(Un)Willing to Die: Boko Haram and Suicide Terrorism in Nigeria

Although the BH had incubated in northern Nigeria for over a decade, it was not until July 2009 when it provoked a short-lived anti-government uprising in northern Nigeria that it became a subject of serious security concern in national and international security desks.


Suicide terrorism anywhere in the world encapsulates a common paradox: a mixture of those who are willing to die and those who are unwilling to die. While those who are willing to die are the suicide terrorists, the victims of such act of terror constitute those who are unprepared to die. This infamous reality has become the latest of many nightmares that Nigerians face, given the ramping up of suicide attacks by the extremist Islamic sect, Boko Haram (henceforth BH). Although the BH had incubated in northern Nigeria for over a decade, it was not until July 2009 when it provoked a short-lived anti-government uprising in northern Nigeria that it became a subject of serious security concern in national and international security desks. The 2009 revolt ended when its charismatic leader, Mohammed Yusuf, was finally captured and later brutally murdered by the Nigerian police. 

Following the death of Yusuf and the mass killings and arrest of many of their members, the sect retreated and re-strategised in two ways. First was the adoption of Yusuf’s hard-line deputy, Abu-Mohammad Abubakar ibn Mohammad al-Shakwi (Abubakar Shekau), alias “Darul Tawheed”, as its new spiritual leader. Second was the redefinition of its tactics, which involved perfecting its traditional hit-and-run tactics and adding new flexible violent tactics, such as placement of improvised explosive devices (IEDs), targeted assassination, drive-by shooting and suicide bombings. 

Particularly worrisome is the adoption of suicide bombing, which has further created a deep sense of insecurity and psychological trauma among the members of the public. This article discusses the evolving threat of suicide bombing by the sect, highlighting the various modes of its suicide attacks. It also proffered recommendations that could help stem the threat.  

Understanding the Boko Haram

Most local and foreign media trace the origin of the BH to 2002. However, its true historical root dates back to 1995, when Abubakar Lawan established the Ahlulsunna wal’jama’ah hijra or Shabaab group (Muslim Youth Organisation) in Maduigiri, Borno State. It flourished as a non-violent movement until when Mohammed Yusuf assumed leadership of the sect in 2002. Over time, the group has metamorphosed under various names like the Nigerian Taliban, Muhajirun, Yusufiyyah sect, and BH. The sect, however, prefers to be addressed as the Jama’atu Ahlissunnah Lidda’awati wal Jihad, meaning a "People Committed to the Propagation of the Prophet's Teachings and Jihad".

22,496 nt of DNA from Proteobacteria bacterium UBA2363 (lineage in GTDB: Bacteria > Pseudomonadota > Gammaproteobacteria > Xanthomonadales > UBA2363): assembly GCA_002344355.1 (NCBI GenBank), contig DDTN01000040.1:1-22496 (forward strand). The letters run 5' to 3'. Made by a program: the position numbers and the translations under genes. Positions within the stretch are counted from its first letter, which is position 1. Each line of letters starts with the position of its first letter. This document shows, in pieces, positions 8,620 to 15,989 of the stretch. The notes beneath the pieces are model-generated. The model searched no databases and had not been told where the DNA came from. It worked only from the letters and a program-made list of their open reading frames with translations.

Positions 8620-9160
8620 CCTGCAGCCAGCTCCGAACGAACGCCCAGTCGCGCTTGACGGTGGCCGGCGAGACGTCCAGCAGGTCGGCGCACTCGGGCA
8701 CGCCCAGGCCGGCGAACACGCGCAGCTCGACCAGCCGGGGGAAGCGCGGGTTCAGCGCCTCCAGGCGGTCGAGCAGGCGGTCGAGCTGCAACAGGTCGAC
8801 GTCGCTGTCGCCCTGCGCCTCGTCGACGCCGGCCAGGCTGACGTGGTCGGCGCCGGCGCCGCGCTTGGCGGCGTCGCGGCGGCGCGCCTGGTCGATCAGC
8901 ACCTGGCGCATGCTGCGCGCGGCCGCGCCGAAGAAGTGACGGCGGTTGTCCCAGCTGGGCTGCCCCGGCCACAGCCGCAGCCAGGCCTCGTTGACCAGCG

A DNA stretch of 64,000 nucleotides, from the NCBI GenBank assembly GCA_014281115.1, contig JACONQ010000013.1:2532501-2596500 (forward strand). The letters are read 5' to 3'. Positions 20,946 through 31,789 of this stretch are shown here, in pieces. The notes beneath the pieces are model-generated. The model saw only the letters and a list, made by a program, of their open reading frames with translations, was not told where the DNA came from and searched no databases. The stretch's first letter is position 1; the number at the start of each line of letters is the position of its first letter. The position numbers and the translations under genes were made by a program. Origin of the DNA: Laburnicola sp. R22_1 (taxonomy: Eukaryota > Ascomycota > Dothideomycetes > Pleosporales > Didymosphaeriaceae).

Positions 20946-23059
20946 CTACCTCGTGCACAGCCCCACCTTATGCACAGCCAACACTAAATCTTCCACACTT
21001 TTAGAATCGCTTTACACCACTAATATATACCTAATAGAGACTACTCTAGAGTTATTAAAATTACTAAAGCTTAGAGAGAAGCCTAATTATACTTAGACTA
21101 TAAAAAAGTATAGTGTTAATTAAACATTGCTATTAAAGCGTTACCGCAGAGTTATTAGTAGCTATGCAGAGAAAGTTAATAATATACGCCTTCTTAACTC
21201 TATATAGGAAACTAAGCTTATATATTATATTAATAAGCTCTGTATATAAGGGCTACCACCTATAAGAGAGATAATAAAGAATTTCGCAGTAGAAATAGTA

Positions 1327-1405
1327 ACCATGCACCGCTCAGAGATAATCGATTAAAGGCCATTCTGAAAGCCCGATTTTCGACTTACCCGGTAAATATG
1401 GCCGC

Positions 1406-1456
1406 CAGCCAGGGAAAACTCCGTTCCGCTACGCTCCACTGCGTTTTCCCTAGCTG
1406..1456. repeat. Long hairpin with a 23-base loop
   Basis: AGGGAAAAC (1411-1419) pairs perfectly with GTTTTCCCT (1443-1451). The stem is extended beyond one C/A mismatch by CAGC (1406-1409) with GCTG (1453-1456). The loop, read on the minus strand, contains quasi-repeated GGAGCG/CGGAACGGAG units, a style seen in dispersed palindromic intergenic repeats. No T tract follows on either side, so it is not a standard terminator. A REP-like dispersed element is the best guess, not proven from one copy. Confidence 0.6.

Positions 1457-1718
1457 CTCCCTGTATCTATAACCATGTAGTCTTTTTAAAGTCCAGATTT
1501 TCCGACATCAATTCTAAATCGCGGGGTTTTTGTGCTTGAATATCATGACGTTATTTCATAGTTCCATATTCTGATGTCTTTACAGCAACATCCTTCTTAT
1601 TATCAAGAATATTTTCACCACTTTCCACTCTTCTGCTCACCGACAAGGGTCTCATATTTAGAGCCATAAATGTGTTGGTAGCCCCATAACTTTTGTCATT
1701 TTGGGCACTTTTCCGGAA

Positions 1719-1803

The sect treats anything western as completely un-Islamic. It considers western influence on Islamic society as the basis of the religion’s weakness. Hence the sect’s declaration that conventional banking, taxation, jurisprudence, western institutions and particularly western education are infidel and as such must be avoided by Muslims.[1] Its ideological mission is to overthrow the secular Nigerian state and impose strict Islamic Sharia law in the country. Its members are motivated by the conviction that the Nigerian state is a cesspit of social vices, thus ‘the best thing for a devout Muslim to do was to “migrate” from the morally bankrupt society to a secluded place and establish an ideal Islamic society devoid of political corruption and moral deprivation’.[2] Non-members were therefore considered as kuffar (disbelievers; those who deny the truth) or fasiqun (wrong-doers).  

The BH was led by Ustaz Mohammed Yusuf until his death just after the July 2009 uprising. Before his death, Muhammad Yusuf was the Commander in Chief (Amir ul-Aam) or leader of the sect, and had two deputies (Na’ib Amir ul-Aam I & II). Each state where they existed had its own Amir (commander/leader), and each local government area where they operated also had an Amir. They also organised themselves according to various roles, such as soldiers and police, among others.[3] In the aftermath of Yusuf’s death, one of his deputies, Abubakar Shekau, became the new spiritual leader of the sect. Abubakar Shekau inherited, if not modified, the organisational structure of the sect. Under Shekau, the sect maintains a loose command-and-control structure, which allows it to operate autonomously. It now operates in some sort of cells and units that are interlinked, but generally, they take directives from one commander.[4] As shown in figure 1, Shekau now heads an 18-member Shura Consultative Council that authorises the growing sophisticated attacks by various cells of the sect since the July 2009 revolt.